ASHMUNAYN, AL- (Hermopolis Magna). [This entry consists of
two articles: History and Architecture and Sculpture.]
History and Architecture
In the pharaonic period al-Ashmunayn was the capital of the fifteenth Upper Egyptian nome of the Hare and of the Greek Hermopolite nome. Known as an episcopal see since the second half of the third century, the city sheltered the chief shrine of Thoth, god of the art of writing and of science, who was represented as a dog-headed
baboon (cynocephalus) or as an ibis. For this reason there exist extensive cemeteries for each animal in the necropolis of al- Ashmunayn, the present-day Tunah al-Jabal.
The late Roman settlement expanded principally in the area of the temple of Thoth, which after its desecration lay open for civilian Christian rehabitation. Numerous papyrus finds that date to the beginnings of the Mamluk period offer information about life in al- Ashmunayn. Regarding the architecture of the city, however, less is known. Remains of early Christian churches were discovered at the propylaeum of the temple of Thoth in the area of the temple of Amon, which was located in the same region of the city, and more recently in the neighborhood of the temple of Ramses II. Apart from this, seven churches and a monastery dedicated to Saint Severus are known by name and partly by location. The great cathedral, which was probably founded in the first half of the fifth century, lies outside the area of the Thoth temple, however; it was erected on the remains of a Ptolemaic shrine belonging to the Greek garrison once stationed there. It constitutes an independent complex enclosed by porticoes, and is entered by two monumental and richly decorated gateways at the north and west sides. From the northern gate one enters the church immediately, after crossing a couple of minor vestibules. The western gate, however, leads at first into a vast atrium, which is divided into four square sections by a portico erected along the entrance axis and open on both sides, with a transverse passage crossing it at right angles. The church proper, which was one of the largest and richest churches in Egypt, is set off a little to the south within the complex. Architecturally, it belongs to the type of transept basilica of which the three-aisled transept ends on both sides in a semicircle. Otherwise the church is traditional in form, with a return aisle and a separate narthex, which is slightly staggered to the side. The sanctuary is subdivided into several rooms and includes the baptistery at the far north end. For the division between the nave and the aisles, a series of tall Roman granite
columns were reused. In all probability these originated from the Roman agora of al-Ashmunayn. Several staircases introduced at various points indicate the existence of a gallery.
A second very large church is situated in front of the temple of Ramses II. It also has a very broad nave (it spans 13 yards, or 12 meters), but it is less well preserved than the transept basilica. However, the two stylobates with some column bases and the southern side of the apse are almost visible. Beside the southeast corner of the church, a fairly well preserved underground tomb was found with a staircase and two rooms separated from each other by a flattened archway. Both rooms are equipped with niches. The ceiling (probably a sailing vault) is missing. West of the tomb, remains of some installations are visible. They have been erroneously taken for a wine press (Bailey, 1982, pp. 15-18). More likely the whole installation belongs to the former baptistery tank situated on this side of the church while the small channel apparently served for leading away the used water when the ceremony of baptism came to an end.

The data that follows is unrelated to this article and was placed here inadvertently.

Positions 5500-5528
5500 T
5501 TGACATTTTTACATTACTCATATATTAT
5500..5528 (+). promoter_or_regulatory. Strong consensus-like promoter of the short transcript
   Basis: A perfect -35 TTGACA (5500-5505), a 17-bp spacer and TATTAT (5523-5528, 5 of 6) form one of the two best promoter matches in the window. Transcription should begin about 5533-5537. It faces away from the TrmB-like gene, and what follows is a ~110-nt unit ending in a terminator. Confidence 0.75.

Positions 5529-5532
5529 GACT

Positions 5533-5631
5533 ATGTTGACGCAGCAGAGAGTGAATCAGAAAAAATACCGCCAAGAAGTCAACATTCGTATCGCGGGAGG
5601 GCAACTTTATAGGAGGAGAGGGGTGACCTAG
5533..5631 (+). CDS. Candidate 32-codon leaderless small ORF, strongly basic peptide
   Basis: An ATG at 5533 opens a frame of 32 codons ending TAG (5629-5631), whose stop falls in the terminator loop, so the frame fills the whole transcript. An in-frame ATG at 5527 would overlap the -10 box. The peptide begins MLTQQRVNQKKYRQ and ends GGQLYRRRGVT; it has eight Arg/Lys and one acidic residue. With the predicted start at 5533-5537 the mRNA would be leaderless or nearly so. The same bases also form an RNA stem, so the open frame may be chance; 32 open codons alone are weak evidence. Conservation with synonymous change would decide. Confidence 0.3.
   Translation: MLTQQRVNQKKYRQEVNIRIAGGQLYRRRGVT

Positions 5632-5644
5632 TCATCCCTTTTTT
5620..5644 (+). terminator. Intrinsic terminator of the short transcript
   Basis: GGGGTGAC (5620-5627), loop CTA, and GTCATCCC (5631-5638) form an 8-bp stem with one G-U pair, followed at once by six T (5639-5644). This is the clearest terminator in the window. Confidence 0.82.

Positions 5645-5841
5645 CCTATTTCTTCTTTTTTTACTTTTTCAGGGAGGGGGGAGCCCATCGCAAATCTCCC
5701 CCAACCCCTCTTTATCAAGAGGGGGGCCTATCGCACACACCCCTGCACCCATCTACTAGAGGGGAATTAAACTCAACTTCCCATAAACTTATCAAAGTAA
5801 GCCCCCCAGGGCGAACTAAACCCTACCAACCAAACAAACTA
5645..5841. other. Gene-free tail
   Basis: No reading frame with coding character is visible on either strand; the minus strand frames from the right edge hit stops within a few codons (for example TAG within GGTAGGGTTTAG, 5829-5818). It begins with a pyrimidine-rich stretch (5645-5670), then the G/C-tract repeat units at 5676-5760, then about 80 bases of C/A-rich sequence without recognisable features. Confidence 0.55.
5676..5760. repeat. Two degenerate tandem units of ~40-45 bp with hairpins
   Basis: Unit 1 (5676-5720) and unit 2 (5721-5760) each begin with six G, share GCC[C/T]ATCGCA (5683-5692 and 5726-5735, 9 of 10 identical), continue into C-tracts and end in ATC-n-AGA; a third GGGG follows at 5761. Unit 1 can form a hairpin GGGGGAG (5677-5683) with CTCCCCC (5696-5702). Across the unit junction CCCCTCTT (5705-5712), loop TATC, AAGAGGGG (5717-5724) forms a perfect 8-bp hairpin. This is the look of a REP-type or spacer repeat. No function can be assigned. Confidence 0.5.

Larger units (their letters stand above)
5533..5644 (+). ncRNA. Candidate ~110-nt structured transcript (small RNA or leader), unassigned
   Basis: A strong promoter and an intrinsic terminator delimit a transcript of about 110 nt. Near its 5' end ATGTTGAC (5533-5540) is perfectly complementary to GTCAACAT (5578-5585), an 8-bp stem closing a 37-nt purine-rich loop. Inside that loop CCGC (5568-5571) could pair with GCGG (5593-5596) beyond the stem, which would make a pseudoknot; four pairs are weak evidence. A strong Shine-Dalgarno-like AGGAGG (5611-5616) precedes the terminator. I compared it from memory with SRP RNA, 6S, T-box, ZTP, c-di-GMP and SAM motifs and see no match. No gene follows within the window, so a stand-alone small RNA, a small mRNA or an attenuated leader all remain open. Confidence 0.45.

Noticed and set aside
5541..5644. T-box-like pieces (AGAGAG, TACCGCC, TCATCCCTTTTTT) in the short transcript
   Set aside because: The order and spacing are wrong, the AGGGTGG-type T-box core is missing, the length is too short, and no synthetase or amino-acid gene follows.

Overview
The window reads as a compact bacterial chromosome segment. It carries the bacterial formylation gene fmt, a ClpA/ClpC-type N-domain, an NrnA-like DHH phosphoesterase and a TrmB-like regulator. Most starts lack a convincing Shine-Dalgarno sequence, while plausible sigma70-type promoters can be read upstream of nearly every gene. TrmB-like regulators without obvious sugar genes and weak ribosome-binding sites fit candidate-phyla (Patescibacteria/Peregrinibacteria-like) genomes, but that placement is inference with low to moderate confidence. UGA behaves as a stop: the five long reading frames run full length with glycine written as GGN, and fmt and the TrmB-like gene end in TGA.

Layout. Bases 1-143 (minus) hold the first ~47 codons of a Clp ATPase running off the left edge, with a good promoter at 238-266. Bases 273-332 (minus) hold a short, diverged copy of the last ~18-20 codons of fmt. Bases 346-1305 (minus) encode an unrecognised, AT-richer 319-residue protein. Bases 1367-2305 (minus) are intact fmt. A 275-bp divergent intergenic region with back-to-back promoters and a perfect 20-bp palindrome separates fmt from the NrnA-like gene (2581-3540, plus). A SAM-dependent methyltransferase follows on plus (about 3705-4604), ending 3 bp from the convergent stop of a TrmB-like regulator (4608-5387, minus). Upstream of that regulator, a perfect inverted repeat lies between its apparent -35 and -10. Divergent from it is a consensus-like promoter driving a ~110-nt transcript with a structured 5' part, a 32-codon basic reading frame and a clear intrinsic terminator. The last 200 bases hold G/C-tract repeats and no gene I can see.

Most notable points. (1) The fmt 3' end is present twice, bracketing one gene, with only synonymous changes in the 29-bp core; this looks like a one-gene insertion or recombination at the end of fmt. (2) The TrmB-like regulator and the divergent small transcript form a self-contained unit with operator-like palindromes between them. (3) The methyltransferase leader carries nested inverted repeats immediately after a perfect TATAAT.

The architectural decoration of the great church of Hermopolis Magna is by no means chronologically homogeneous, as reported in a 1959 monograph (Wace et al., 1959). Most of the decorated building segments were reused, as, for example, the majority of the column bases and shafts and the series of Corinthian capitals, which may have been taken from older buildings of the second to the third centuries. Certainly prepared for the church were individual Corinthian capitals and some pieces of work at special positions, including corner pilaster capitals; sheath-leaves, helices, and volutes were here merged into a single motif. A dating to the first half of the
fifth century yields an important fixed point for the typological classification of Middle Egyptian capitals.
Fragments of the heads of niches and of cornices that were found in or near the building may come from the same period, but cannot yet be indisputably assigned to definite positions in the history of church architecture.
Beside a basilica situated in the south, which was not recognized as a church building by the authors of a recent report (Bailey et al., 1982), a two-chambered subterranean tomb structure was excavated (also not recognized there as a tomb). The construction had most probably a homogeneous decoration (especially Corinthian full-leaf pilaster capitals and bases) and is to be dated to the fifth century.
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